2017 guide to surviving Mugabe’s Zimbabwe – what would SAs look like?

Would it premature to generate a ‘How to Survive SA in 2017?’guide? Things may not be as dire as in Zimbabwe, subject of the survival guide below, but even a tongue-in-cheek (many a true word spoken in jest) local guide would probably go down well. We don’t have to hoard our cash as ATM and over-the-counter limits are reduced weekly, we’re not so desperately hard-up that we daren’t march the streets or crowd the gates of parliament for fear of police injury (hospital costs) or having to drum up bail money. These are realities for our northern neighbours, an estimated two to three million of whom are living among us. Perhaps we should look after the emerging middle to upper classes first by bringing out a ‘Tender-preneurs guide to winning contracts,’ so they can generate more jobs for the less well-placed. Other tips to lessen common SA hardships could include keeping a wad of cash in the cubby-hole for traffic eventualities, or staying off the roads altogether when parliament opens or any senior provincial politician and their entourage are out and about. How about 10 top tips for hospital CEO’s and State school principals on how to keep shop stewards sweet and in a state of minimal agitation – after all it’s about survival. It’s nowhere near as serious here as the Zimbabwean guide below indicates. So, let’s poke fun while we can, even as things get tougher. Crying for the beloved country feels a bit too despairing as we look out over the coming year. – Chris Bateman

News24 Correspondent

Bank queues. Shortages of cash but swelling volumes of bond notes. A president in failing health. If 2016 wasn’t an easy year for many Zimbabweans, 2017 could be even harder.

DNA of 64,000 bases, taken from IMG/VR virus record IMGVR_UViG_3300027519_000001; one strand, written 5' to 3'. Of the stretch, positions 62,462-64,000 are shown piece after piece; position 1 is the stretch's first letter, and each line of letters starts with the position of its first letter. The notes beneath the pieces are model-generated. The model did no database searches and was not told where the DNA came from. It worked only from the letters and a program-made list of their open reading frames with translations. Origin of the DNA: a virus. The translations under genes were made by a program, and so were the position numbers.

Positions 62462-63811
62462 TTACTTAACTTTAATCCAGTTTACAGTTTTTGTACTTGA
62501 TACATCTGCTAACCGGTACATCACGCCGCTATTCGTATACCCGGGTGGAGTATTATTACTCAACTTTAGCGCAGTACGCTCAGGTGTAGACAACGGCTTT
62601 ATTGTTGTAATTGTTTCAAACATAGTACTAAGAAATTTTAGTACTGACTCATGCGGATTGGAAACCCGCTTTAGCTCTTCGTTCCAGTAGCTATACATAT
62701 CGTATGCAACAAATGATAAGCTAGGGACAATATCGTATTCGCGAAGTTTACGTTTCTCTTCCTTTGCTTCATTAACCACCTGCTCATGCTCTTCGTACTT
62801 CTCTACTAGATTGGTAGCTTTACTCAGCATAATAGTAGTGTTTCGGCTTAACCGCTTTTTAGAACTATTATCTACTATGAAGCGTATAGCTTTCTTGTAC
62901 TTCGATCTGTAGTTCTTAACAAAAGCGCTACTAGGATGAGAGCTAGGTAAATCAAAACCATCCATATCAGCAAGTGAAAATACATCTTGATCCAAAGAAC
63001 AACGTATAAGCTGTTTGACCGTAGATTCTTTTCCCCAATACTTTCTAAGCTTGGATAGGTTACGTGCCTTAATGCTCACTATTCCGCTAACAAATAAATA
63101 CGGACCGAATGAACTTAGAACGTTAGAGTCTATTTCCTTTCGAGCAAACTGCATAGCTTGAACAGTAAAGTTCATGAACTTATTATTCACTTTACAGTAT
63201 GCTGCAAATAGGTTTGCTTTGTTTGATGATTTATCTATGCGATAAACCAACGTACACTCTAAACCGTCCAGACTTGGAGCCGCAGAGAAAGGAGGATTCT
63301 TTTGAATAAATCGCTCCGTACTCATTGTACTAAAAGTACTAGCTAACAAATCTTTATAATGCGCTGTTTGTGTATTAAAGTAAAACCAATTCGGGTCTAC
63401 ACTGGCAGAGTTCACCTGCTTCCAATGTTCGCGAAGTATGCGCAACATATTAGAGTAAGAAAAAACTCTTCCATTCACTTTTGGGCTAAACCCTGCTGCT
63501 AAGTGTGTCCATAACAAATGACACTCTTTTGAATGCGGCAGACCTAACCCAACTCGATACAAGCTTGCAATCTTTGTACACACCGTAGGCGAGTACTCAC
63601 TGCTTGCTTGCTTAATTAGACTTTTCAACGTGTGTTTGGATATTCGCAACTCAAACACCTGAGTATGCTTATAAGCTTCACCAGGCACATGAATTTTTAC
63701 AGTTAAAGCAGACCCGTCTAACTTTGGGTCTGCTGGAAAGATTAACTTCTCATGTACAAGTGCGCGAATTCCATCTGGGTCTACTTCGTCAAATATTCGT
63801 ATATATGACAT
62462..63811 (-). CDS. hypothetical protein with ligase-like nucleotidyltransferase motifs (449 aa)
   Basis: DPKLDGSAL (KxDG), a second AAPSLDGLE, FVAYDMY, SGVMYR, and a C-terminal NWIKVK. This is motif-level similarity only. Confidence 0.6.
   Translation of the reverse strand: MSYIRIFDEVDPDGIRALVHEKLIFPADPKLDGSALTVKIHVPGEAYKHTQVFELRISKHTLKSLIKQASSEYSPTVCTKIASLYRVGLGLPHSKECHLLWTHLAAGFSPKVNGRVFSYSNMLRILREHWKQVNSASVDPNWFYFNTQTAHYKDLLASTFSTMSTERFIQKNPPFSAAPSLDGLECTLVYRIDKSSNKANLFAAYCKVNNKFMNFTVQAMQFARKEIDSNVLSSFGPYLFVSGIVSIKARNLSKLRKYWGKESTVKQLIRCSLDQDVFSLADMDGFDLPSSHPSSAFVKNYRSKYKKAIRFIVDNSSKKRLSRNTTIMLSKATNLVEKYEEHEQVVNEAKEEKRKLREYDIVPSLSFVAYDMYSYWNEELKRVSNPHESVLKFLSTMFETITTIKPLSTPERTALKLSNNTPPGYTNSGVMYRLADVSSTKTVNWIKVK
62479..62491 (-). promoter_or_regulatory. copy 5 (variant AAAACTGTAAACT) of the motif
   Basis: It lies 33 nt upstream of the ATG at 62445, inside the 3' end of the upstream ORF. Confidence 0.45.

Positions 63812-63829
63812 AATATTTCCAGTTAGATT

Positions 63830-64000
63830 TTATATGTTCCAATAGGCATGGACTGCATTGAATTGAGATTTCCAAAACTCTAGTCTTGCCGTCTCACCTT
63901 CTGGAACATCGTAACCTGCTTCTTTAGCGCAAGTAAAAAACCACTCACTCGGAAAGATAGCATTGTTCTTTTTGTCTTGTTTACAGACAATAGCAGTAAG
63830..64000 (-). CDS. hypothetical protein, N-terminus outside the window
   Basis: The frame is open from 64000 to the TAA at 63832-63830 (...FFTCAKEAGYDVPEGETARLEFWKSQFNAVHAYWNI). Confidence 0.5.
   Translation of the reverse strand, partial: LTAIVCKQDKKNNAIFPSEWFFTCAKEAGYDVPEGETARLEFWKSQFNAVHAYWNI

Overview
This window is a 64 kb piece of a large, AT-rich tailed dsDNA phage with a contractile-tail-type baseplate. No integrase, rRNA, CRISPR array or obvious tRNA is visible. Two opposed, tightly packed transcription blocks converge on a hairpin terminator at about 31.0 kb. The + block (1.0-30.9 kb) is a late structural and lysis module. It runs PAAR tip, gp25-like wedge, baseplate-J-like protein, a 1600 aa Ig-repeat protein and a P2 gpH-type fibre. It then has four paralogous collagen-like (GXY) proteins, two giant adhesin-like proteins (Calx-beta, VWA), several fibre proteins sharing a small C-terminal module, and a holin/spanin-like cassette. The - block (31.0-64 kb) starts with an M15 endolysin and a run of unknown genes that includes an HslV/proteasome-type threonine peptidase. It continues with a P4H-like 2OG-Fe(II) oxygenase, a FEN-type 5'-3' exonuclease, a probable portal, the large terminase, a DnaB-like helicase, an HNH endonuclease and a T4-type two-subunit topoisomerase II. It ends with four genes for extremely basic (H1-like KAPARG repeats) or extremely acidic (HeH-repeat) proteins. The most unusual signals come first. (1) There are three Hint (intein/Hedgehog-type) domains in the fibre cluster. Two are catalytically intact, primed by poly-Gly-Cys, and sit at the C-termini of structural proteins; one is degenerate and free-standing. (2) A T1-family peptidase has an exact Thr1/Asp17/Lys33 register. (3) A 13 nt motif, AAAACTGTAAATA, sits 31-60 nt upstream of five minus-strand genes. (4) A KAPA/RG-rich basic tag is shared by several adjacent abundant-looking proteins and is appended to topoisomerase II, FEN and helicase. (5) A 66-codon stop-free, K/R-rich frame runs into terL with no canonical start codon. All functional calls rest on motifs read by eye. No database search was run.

Here’s a list of special-to-Zimbabwe life-hacks that some will turn to to get them through the next 12 months.

Buy cash

Zimbabwe bond notes. Image courtesy of Twitter

Some Zimbabweans are already having to “buy” their cash from agents of mobile money platform Ecocash (though Ecocash says in a text message that this is illegal). A few fuel stations are also selling cash for a premium of up to 20%. That’s more expensive than at Beitbridge, where cash is selling at 10% (for now). The run on cash isn’t hard to understand: increasingly retailers in Zimbabwe will demand it. That will annoy President Robert Mugabe‘s government: just before Christmas Higher Education Minister Jonathan Moyo described as criminal retailers in Bulawayo who were allegedly demanding hard cash (“Report crime at your nearest police station. It’s your civic duty,” he tweeted to @squilatapiwa). But as bond notes become more widespread (remember that the authorities promised to inject 75 million of them before the end of 2016?), Zimbabweans will encounter more reticence from smaller retailers who are worried that they won’t be able to restock from foreign suppliers using their bondnote-filled bank accounts. The big supermarkets will likely not be able to demand hard cash. That could mean Zimbabweans see products disappearing from shelves a few months down the line.

Empty your bank account each month

Why do so many Zimbabweans queue for cash when plastic cards and online payments are still an option in a fair few places? It’s not just about getting money for public transport (you can’t swipe in kombis) or to send to relatives. Zimbabweans are keen to get their hands on real cash while they still can, quite possibly to be able to use it later when they can’t. Besides, cash withdrawal limits keep dropping. Some banks are only offering $30 a day now. Standard Chartered is down to $50 per day: at the beginning of December it was $200.

Step up security

Crime is always a problem at this time of year: there have been reports of armed robberies in the last few days in Bulawayo and Mutare. As cash becomes more scarce – at least in the formal market – and locals and businesses hoard it where they can, Zimbabweans may well see a spike in crime. The lesson? Step up security. Try not to store cash in obvious places. Don’t store it at home, for example. Be careful on public transport. In an unusual attack, armed robbers raided a broken-down bus near Banket on December 30, getting away with cash and valuables, the Sunday Mail reported.